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Water Quality Revisited

By Cynthia Weber


Recent research is offering alternatives for cleaning up water supply, and new apps may put the power of monitoring into the people’s hands.

Brown tap water. Corrosive auto parts. What do they have in common? In Flint, Michigan, the common denominator was a high chloride concentration in the water. General Motors (GM) first identified local water quality issues when they realized automobile parts from their Flint plant were corroding at a faster pace than usual. Their investigation led them to the source: the Flint River. Previously, the water that flowed to the GM plant hailed from the Detroit water system, which originated from Lake Huron and was treated with polyphosphates. However, the Flint water not only had a lower pH level but was left untreated, and this ultimately led to the iron-corrosion problem.

Unfortunately, GM’s investigation was not looking for lead. Although the company reported their findings to the Flint Water Authority when they switched back to Detroit water in late 2014, city and state officials did not connect the dots between the more acidic water with high levels of chlorides, and the city’s old lead pipes that traveled from the mains to the local buildings and residences. The untreated Flint water moving through the pipes was essentially stripping the pipes’ protective scale, leaching the lead directly into the city’s water and delivering it to residents’ homes. Not until October 2015 was a public health emergency declared, exposing hundreds of Flint residents, many of them children, to dangerous levels of lead for a year and a half.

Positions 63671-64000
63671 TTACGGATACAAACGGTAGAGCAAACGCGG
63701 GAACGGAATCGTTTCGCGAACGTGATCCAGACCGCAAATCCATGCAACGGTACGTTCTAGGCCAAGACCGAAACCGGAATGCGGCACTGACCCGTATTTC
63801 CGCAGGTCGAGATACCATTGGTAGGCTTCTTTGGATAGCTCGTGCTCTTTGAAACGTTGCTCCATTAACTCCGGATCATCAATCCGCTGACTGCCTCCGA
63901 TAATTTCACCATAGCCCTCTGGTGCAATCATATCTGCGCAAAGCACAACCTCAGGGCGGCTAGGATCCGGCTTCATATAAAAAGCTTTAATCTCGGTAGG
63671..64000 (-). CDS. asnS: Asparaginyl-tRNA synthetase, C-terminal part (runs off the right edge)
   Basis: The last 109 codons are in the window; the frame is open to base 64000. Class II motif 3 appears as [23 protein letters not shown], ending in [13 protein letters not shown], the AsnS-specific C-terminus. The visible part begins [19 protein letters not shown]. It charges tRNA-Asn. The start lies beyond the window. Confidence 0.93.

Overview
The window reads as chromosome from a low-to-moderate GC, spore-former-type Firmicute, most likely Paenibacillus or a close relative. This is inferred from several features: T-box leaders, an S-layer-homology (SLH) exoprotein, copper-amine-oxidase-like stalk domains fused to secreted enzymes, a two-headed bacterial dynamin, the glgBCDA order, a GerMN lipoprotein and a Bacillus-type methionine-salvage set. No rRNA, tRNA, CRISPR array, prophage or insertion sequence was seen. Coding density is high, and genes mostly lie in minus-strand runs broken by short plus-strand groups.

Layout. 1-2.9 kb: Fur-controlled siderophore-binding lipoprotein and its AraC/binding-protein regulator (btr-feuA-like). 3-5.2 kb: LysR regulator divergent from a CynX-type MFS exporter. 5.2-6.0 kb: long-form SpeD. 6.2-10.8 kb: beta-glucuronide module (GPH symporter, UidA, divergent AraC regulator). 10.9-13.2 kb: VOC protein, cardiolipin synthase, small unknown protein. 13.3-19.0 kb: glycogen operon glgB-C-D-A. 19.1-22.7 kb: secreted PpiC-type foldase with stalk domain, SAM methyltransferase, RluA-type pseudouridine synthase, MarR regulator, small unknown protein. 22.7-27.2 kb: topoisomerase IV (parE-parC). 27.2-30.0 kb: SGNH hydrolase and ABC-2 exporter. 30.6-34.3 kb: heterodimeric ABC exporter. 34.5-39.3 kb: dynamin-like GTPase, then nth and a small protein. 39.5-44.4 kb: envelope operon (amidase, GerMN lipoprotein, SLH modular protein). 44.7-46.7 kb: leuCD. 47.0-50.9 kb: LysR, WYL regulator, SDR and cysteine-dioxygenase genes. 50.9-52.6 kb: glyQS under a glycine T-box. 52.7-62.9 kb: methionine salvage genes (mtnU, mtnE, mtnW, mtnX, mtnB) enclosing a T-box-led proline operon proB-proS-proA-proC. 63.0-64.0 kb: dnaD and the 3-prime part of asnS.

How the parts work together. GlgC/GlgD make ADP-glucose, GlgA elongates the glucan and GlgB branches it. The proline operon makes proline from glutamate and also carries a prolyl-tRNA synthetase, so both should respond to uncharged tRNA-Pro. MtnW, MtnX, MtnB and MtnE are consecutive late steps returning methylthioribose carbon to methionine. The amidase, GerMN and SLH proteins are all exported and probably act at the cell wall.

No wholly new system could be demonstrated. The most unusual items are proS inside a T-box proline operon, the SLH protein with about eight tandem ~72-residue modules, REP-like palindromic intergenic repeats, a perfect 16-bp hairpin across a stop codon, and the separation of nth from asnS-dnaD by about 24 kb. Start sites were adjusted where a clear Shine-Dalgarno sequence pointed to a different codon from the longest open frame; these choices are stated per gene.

Aging water systems are a concern nationwide according to a 2016 study by the National Resources Defense Council, which found that more than 5,300 U.S. water systems are in violation of various federal lead standards. Replacing current infrastructure is a must. For Flint, the lead problem was exasperated by low population in a city that was originally built for many more people and more manufacturing; because demand was less the water moved slowly through the pipes allowing time for the water to become even more corrosive. This is just one of many signals that multiple U.S. city systems need to be adapted for current population levels and use.

However, updating infrastructure will take time and money and therefore, alternate solutions are urgently needed. In response, researchers at Rutgers University are working to develop crystals that could detect and capture heavy metals such as lead and mercury [1]. These small, glowing crystals, known as luminescent metal-organic frameworks (LMOFs), would basically function as miniature reusable sensors and traps.